Abstract: The purpose of this study was to involve pest management professionals in the design of application techniques and strategies that would be efficacious and also reduce insecticide runoff. Our study involved measuring both the efficacy of treatments for the Argentine ant, Linepithema humile (Mayr), and the concurrent runoff of fipronil and pyrethroids. Two collaborating companies used low-impact protocols for controlling ants while minimizing runoff. ... (Full abstract

Colony Size Affects the Efficacy of Bait Containing Chlorfluazuron Against the Fungus-Growing Termite Macrotermes gilvus (Blattodea: Termitidae)
Authors:  Ching-Chen Lee , Kok-Boon Neoh , Chow-Yang Lee
Source: Journal of Economic Entomology, Volume 107, Number 6, December 2014, pp. 2154-2162
Abstract: The efficacy of chitin synthesis inhibitors (CSIs) against fungus-growing termites is known to vary. In this study, 0.1% chlorfluazuron (CFZ) cellulose bait was tested against medium and large field colonies of Macrotermes gilvus (Hagen). The termite mounds were dissected to determine the health of the colony. Individual termites (i.e., workers and larvae) and fungus combs were subjected to gas chromatography-mass spectrometry (GC-MS) analysis to detect the presence of CFZ... (Full abstract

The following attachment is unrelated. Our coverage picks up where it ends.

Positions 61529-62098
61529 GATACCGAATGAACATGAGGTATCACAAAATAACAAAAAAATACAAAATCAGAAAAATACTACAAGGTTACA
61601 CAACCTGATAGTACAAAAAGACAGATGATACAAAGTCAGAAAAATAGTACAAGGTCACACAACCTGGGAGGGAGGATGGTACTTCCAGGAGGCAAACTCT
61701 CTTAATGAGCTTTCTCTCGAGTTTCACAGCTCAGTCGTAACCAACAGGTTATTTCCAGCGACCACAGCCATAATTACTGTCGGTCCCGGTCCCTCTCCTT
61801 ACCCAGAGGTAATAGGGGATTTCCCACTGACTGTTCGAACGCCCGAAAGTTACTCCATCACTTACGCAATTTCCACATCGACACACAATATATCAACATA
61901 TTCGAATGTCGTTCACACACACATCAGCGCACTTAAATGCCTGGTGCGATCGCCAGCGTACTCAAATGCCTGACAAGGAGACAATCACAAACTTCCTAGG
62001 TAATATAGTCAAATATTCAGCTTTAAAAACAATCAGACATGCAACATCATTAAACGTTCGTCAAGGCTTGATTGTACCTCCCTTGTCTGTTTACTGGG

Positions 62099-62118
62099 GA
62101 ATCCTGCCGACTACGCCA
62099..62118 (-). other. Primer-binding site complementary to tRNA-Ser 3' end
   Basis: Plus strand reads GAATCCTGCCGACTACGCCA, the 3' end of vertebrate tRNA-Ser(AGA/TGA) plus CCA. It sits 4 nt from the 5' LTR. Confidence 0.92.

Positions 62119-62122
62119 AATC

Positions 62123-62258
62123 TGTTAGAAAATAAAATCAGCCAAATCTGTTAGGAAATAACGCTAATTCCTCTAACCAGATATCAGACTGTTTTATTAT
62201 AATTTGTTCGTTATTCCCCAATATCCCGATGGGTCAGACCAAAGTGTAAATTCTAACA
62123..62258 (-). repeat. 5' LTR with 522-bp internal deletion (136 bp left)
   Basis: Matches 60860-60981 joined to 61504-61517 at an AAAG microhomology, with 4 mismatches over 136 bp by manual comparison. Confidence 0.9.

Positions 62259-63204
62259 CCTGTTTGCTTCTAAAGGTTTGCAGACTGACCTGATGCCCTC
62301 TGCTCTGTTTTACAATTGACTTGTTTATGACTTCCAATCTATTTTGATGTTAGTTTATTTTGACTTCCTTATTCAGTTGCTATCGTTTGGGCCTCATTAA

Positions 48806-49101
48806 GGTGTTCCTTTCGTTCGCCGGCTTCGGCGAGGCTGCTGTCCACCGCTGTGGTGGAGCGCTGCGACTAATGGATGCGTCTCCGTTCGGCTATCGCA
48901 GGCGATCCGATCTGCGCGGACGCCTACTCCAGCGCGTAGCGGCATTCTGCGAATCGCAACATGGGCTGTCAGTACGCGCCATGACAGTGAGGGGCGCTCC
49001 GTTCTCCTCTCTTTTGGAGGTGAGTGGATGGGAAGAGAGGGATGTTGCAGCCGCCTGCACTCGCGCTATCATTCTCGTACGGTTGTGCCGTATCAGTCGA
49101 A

Potential of Essential Oil-Based Pesticides and Detergents for Bed Bug Control
Authors:  Narinderpal Singh , Changlu Wang , Richard Cooper
Source: Journal of Economic Entomology, Volume 107, Number 6, December 2014, pp. 2163-2170